This page lists 109 free digitized directories found online for the city of Baltimore Maryland covering the years of 1799-1946 (incomplete). Directories can provide such information on an individual such as their employment and address during the year issued. They may also indicate whether they were renting or residing with somebody else at the time.
Location: Baltimore County MD
Among the early practitioners at the bar of Christian County, none surpassed in profound legal attainments Rezin Davidge. He was a brilliant and forcible speaker, an excellent judge of law, and a faithful and conscientious attorney. Strength of mind and purity of purpose were his leading traits. In his profession of the law, these made him a great chancery lawyer, no doubt one of the ablest the county knew in the early period of its history. In that branch of the law practice, that sometimes requires scheming and cunning diplomacy, he was neither great nor very successful, a proof that
O147 ROBERT ALLEN: b. Dec. 22, 1774 (s. of Robert James Allen; was b. in Scotland in 1729; m. an Irish girl and in the 18th century landed in America and located at Baltimore, Md.); m. Sarah Underwood; had, with other issue: (1) Nehemiah: b. 1800; d. y. (2) James: b. Sept. 19, 1801; m. Ann Elizabeth Semone. Had (A) William Henry: b. Feb. 1, 1829. (B) John: b. 1838; m. a Miss Dukel. (C) Lewis: b. 1841. (D) Samuel: b. Nov. 15, 1843. The names of the wives of Lewis and Samuel are unknown. (E) Robert James: b. 1831.
Interviewer: Rogers Person Interviewed: Thomas Foote Location: Cockeysville, Maryland Place of Birth: Cockeysville, Maryland Date of Birth: 1865 Thomas Foote’s Story, A free Negro. Reference: Personal interview with Thomas Foote, at his home, Cockeysville, Md. “My mother’s name was Eliza Foote and my father’s name was Thomas Foote. Father and mother of a large family that was reared on a small farm about a mile east of Cockeysville, a village situated on the Northern Central Railroad 15 miles north of Baltimore City. “My mother’s maiden name was Myers, a daughter of a free man of Baltimore County. In her younger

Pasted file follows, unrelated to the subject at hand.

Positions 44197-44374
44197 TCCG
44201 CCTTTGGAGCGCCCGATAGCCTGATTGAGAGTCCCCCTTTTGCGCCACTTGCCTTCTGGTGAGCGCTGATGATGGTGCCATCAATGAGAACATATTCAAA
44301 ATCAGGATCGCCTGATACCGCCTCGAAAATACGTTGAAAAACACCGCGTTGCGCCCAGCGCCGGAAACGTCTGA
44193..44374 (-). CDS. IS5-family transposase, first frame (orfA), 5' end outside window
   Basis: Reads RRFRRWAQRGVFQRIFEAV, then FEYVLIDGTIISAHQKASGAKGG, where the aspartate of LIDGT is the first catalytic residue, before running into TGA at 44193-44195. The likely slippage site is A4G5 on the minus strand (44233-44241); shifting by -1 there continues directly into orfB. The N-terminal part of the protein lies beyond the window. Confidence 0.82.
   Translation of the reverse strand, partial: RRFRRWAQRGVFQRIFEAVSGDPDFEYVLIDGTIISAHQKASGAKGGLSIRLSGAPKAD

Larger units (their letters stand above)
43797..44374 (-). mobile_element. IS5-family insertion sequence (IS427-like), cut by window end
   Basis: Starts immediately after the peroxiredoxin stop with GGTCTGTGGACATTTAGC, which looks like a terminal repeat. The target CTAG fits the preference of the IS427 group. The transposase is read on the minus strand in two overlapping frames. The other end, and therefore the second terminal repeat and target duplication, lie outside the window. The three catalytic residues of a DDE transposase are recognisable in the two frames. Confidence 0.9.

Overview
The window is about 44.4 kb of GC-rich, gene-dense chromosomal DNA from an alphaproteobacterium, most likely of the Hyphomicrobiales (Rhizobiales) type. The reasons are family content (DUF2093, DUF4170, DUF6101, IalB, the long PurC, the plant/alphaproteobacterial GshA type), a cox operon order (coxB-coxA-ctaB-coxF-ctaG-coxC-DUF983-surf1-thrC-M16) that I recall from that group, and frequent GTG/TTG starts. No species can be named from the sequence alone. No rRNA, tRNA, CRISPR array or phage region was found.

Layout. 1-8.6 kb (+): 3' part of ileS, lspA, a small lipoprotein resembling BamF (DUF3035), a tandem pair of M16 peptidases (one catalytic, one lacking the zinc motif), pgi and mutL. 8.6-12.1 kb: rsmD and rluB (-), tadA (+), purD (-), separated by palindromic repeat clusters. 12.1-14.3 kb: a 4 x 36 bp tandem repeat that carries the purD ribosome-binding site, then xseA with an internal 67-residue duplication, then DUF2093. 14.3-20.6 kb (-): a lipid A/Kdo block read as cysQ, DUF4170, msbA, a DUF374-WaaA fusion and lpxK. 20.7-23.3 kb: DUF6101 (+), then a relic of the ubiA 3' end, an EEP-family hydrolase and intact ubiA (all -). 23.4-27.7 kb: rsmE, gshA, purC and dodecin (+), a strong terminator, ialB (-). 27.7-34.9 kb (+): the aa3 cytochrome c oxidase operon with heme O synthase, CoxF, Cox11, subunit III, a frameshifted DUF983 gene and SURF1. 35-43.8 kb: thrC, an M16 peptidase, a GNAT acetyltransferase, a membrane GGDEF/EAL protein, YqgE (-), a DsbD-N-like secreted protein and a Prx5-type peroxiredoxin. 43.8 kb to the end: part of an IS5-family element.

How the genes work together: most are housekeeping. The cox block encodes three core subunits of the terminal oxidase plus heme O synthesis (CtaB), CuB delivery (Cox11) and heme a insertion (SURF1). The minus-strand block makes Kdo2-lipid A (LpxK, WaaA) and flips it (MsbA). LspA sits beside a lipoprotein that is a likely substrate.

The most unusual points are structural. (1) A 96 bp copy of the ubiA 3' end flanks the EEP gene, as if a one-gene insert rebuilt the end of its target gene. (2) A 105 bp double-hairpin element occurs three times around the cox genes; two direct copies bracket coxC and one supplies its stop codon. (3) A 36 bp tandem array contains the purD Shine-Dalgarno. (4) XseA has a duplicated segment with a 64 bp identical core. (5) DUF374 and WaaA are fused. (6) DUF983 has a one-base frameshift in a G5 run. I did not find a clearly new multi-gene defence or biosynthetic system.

Interviewer: Rogers Person Interviewed: Tom Randall Location: Oella, Maryland Place of Birth: Ellicott City, Howard County, Maryland Date of Birth: 1856 Reference: Personal interview with Tom Randall, at his home, Oella, Md. “I was born in Ellicott City, Howard County, Maryland, in 1856, in a shack on a small street now known as New Cut Road—the name then, I do not know. My mother’s name was Julia Bacon. Why my name was Randall I do not know, but possibly a man by the name of Randall was my father. I have never known nor seen my father. Mother was the
Interviewer: Stansbury Person Interviewed: Rezin (Parson) Williams Date of Interview: September 18 and 24, 1937 Location: Baltimore, Maryland Date of Birth: March 11, 1822 Age: 116 Place of Residence: 2610 Pierpont Street, Mount Winans, Baltimore, MD References: Baltimore Morning Sun, December 10, 1928. Registration Books of Board of Election Supervisors Baltimore Court House. Personal interviews with “Parson” Rezin Williams, on Thursday afternoon, September 18 and 24, 1937, at his home, 2610 Pierpont Street, Mount Winans, Baltimore, Md. Oldest living Negro Civil War veteran; now 116 years old. Oldest registered voter in Maryland and said to be the oldest “freeman” in
U136 ROBERT DAVIS: b. in Baltimore, Md. Served as a soldier during Revolution under Gen. Washington. Among his ch. Was U137 DENNIS DAVIS: b. in Baltimore, 1791, and d. at Black Oak, Mo. Hem. Joanna Thomas. Ch. include: (1) John T.: b. 1812, d. 1882; m. Margaret Moore, 1817. Ch. include: (A) Mary Ann: b. 1838; m. (1), Anthony Sharp; m. (2), Alford Hawkes. Issue. (B) Elizabeth Jane: b. 1841; m. James T. Ross. Issue. (C) George NV: b. 1844; m. first, Paulina Naffizinger. (a) Rosetta: b. 1866; m. Edward E. Taylor and had Etta, Ethel and Homer. (b) Mary:
Fort McHenry, Baltimore, Maryland
Samuel D. Lecompte, first chief justice of the Territory of Kansas and afterward prominent on the bench of Leavenworth County, and a representative in both houses of the Legislature, was born in Dorchester County, Maryland, December 13, 1814. After graduating from Jefferson College, Pennsylvania, he studied law in Maryland and, upon being admitted to the bar, began practice in Carroll County, that state. He had served one term in the Maryland Legislature and become quite prominent politically, when he moved to Baltimore in 1854. In October, 1854, President Pierce appointed Mr. Lecompte chief justice of the Territory of Kansas, which
Dr. Francis Merriman Barnes, Jr., a graduate of the Johns Hopkins University and prominently known as a neuropsychiatrist of St. Louis, was born in Middletown, New York, August 20, 1881, a son of Francis Merriman and Mary Drusilla (Reynolds) Barnes. The father, a native of Pennsylvania and a representative of one of the old families of that state of English lineage, is now a successful dentist. He was graduated from the Baltimore Dental College and is in active practice in Middletown, New York. His wife, a native of the Empire state, passed away in 1884. In their family were four